At first glance, the people who gathered recently inside a Sao Luis stake center in northern Brazil seemed a disparate group.

Some wore shirts and ties while others donned the colorful skirts and the traditional beadwork of local indigenous tribes. Most spoke Portuguese as their first language, but some conversed in their native Guajajára. Many held advanced degrees. A few could not read or write.

But all shared a common, even sacred, purpose: keeping babies alive in the sometimes perilous first moments after birth.

Brazil’s Maranhao region, which is home to thousands of indigenous people, has a high infant mortality rate. There are 16.3 deaths per thousand births, according to the Ministry of Health.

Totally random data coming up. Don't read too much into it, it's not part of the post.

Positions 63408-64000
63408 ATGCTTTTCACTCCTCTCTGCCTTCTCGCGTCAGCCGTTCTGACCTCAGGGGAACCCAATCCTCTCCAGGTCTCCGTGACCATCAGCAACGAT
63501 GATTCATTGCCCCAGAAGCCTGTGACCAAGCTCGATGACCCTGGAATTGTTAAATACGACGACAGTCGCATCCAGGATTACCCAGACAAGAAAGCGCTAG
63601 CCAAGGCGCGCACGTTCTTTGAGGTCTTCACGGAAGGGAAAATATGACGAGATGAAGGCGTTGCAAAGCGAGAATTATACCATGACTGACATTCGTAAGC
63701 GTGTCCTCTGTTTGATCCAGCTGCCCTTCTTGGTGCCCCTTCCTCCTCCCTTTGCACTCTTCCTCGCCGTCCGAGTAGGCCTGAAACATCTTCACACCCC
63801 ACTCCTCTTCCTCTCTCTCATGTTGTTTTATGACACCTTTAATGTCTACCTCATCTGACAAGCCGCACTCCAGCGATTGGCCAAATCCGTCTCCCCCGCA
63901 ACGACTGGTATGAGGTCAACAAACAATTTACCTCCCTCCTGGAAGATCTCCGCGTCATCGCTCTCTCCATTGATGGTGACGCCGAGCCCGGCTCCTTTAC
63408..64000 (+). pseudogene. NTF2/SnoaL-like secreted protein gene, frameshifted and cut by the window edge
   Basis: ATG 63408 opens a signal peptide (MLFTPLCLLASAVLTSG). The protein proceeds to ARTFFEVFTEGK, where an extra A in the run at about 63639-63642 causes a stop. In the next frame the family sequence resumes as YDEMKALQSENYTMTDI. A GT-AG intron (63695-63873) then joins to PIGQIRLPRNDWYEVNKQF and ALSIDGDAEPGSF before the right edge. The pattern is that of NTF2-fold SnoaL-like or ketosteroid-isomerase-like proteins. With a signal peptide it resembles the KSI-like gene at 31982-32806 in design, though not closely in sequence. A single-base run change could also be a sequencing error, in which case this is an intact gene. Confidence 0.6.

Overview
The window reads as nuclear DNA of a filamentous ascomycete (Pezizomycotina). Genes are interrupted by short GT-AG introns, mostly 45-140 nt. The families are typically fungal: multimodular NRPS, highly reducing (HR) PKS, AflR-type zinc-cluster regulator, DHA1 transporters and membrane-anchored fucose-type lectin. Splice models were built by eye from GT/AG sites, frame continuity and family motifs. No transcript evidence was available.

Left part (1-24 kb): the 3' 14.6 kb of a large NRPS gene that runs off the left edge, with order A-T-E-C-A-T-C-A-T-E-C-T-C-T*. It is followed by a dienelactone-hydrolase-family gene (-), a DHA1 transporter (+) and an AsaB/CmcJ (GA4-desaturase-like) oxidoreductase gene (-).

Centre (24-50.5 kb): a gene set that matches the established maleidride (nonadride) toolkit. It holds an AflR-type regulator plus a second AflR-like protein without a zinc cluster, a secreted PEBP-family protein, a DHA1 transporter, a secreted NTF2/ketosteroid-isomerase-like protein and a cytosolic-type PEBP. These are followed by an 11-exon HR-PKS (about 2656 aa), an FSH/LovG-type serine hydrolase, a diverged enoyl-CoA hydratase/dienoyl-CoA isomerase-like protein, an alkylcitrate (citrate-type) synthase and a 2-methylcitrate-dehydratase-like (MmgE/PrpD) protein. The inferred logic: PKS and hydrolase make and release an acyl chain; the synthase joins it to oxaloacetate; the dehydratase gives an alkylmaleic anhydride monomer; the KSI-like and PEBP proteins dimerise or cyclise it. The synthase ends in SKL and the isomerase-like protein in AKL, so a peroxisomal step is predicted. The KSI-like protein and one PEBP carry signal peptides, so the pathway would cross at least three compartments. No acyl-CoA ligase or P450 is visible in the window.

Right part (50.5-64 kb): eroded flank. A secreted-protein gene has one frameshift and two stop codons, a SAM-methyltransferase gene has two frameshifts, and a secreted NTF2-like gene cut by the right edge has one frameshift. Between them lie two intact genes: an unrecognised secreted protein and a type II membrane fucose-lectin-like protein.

In response, The Church of Jesus Christ of Latter-day Saints and the Society of Pediatrics of Maranhao once again partnered last October to host the Pediatric Neonatal Day—an annual course that trains local health professionals in advanced techniques of neonatal resuscitation.

Babies not being able to breathe at birth cause most infant deaths, said Elder Ryan Wilcox, a physician and Church medical missionary. “Nine out of 10 babies are fine at birth—it’s the 10 percent that need help, and most of the time it is often just a matter of simply opening their lungs up quickly.”

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